You also may want to gather:
- Any bills, invoices, or other documents and things demonstrating out-of-pocket medical expenses incurred.
- Any documents demonstrating income that was lost due to inability to work caused by the misdiagnosis or the treatment now required because of the delay in diagnosis. These may include W-2s, 1099s, and pay stubs.
- If the case involves the death of a loved one, documentation of the funeral, burial, cremation, memorial, or other expenses incurred in handling the remains of the deceased.
Damages sustained for loss of past and future income, past and future out-of-pocket medical expenses, and, in cases involving death, expenses for handling the remains of the deceased are generally compensable in medical malpractice suits. If you are struggling with expenses or loss of livelihood because of medical negligence, you are strongly encouraged to gather the above listed documents, as they may be valuable evidence.
Speak With an Experienced Lawyer About Your Case
No one should have to suffer through long-term injuries and losses, especially if they could have been prevented through a proper diagnosis. If you or a loved one have suffered injuries due to a missed or failed diagnosis, understand that you may be entitled to legal recourse.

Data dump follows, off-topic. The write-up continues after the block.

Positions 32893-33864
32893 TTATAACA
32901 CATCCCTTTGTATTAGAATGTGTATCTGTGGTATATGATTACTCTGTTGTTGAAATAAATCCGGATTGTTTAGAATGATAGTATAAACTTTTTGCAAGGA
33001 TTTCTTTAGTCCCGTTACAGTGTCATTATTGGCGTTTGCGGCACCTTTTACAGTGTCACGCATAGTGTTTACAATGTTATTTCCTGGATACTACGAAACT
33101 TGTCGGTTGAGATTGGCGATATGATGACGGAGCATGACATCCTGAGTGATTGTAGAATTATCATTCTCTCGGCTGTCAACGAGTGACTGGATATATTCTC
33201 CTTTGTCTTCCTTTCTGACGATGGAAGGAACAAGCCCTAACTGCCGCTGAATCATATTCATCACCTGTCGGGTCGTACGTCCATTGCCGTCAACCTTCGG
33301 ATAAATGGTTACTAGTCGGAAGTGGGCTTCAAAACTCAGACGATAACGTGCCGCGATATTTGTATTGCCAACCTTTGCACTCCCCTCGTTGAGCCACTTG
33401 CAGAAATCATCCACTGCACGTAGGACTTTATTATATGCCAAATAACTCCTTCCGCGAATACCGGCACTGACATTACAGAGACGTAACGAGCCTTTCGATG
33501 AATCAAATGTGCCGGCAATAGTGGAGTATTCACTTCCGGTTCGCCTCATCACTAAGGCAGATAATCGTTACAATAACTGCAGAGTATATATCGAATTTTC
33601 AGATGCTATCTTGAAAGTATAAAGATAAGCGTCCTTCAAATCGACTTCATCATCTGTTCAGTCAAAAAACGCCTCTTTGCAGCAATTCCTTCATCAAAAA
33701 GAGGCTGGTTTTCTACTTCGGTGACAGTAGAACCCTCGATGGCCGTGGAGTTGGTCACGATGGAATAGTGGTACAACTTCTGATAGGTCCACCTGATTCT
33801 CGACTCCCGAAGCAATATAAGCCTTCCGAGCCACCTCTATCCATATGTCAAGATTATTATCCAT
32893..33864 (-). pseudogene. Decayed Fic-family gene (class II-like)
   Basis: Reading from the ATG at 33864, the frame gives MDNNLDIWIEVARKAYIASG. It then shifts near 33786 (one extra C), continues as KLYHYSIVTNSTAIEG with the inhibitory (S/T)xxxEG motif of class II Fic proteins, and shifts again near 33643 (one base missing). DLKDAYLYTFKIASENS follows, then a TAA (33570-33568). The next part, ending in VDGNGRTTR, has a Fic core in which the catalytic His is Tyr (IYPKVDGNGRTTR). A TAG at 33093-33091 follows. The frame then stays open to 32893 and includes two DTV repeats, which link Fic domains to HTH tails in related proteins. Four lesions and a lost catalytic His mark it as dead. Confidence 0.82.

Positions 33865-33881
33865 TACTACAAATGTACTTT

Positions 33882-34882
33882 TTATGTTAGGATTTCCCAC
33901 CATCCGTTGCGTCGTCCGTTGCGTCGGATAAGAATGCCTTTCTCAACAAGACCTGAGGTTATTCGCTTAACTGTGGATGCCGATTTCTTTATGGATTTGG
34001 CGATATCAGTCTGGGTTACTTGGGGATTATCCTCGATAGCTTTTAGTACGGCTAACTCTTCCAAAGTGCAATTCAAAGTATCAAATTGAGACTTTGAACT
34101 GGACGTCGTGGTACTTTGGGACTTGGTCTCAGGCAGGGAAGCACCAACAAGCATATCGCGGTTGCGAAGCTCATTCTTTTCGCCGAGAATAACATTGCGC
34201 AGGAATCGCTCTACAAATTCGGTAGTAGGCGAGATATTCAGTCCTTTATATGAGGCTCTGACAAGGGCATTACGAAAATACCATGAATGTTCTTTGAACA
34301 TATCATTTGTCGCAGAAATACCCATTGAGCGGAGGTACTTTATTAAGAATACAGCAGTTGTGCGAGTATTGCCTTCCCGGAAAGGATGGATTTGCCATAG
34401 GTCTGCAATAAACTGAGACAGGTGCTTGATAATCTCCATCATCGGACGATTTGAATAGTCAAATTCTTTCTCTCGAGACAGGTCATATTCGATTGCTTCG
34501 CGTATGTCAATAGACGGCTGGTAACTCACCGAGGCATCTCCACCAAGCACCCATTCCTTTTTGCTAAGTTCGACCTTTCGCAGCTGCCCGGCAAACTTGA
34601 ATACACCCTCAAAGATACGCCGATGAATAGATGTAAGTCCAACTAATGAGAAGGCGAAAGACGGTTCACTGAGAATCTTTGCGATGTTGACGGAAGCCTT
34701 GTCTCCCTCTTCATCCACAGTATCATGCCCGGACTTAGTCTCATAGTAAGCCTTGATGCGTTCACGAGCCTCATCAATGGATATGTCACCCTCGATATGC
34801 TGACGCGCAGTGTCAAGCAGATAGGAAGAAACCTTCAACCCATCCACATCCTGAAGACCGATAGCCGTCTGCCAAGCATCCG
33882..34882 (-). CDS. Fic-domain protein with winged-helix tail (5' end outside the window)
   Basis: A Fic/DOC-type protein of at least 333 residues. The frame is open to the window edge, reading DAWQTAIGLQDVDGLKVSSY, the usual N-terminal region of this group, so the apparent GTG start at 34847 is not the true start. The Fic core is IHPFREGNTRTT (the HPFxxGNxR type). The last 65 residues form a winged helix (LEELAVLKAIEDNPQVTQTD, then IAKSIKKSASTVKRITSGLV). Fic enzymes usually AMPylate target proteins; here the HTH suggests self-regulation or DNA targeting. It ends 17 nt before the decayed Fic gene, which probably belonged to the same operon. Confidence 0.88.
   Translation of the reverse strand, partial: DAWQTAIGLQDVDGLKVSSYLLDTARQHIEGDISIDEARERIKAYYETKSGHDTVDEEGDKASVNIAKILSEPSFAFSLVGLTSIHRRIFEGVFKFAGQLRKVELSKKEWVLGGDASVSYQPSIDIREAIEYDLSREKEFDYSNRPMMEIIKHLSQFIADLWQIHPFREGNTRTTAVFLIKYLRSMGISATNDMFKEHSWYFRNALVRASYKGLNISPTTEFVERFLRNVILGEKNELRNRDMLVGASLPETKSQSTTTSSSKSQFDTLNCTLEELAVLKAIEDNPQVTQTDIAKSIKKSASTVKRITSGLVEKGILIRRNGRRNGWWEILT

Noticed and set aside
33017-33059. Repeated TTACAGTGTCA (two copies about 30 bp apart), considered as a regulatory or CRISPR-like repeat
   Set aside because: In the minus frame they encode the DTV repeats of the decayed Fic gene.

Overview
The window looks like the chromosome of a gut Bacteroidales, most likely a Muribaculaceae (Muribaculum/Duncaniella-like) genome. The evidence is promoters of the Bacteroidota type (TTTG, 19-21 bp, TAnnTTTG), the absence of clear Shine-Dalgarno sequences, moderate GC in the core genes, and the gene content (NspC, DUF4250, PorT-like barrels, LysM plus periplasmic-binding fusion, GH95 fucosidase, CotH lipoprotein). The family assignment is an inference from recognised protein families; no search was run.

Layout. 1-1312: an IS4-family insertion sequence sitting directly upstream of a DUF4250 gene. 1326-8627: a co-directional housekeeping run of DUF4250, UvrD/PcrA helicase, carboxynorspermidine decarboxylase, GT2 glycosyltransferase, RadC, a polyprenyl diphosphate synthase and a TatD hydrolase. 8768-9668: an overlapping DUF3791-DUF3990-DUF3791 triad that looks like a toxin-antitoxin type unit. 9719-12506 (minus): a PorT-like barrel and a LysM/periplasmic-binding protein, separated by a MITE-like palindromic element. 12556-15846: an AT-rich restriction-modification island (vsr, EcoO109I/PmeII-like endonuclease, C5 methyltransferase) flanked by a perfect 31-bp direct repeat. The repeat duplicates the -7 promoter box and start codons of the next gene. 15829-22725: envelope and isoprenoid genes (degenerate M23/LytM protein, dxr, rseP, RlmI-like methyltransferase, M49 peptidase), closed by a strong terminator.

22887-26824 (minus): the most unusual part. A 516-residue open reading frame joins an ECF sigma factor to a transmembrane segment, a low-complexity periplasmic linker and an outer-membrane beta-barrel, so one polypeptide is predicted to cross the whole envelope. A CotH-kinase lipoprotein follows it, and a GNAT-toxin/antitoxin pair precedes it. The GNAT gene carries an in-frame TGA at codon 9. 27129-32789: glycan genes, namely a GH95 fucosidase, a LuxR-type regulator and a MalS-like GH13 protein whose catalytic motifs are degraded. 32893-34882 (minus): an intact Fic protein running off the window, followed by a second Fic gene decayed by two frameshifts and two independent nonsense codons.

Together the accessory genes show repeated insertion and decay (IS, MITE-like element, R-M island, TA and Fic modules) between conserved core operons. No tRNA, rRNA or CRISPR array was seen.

The attorneys at Hodes Milman have extensive experience dealing with medical malpractice and diagnosis errors. For more than 30 years, we have helped victims of negligence receive the healing and attention they deserve. Our goal is to ensure each of our clients gets the justice they deserve.
Serious injury cases often have a deeper cause. Pursuing legal action can help uncover unsound medical policies and practices, thus helping protect others from injury as well. Get in touch with us at (949) 640-8222 if you have questions about a malpractice incident. You can reach us seven days a week, and all consultations are obligation-free and confidential.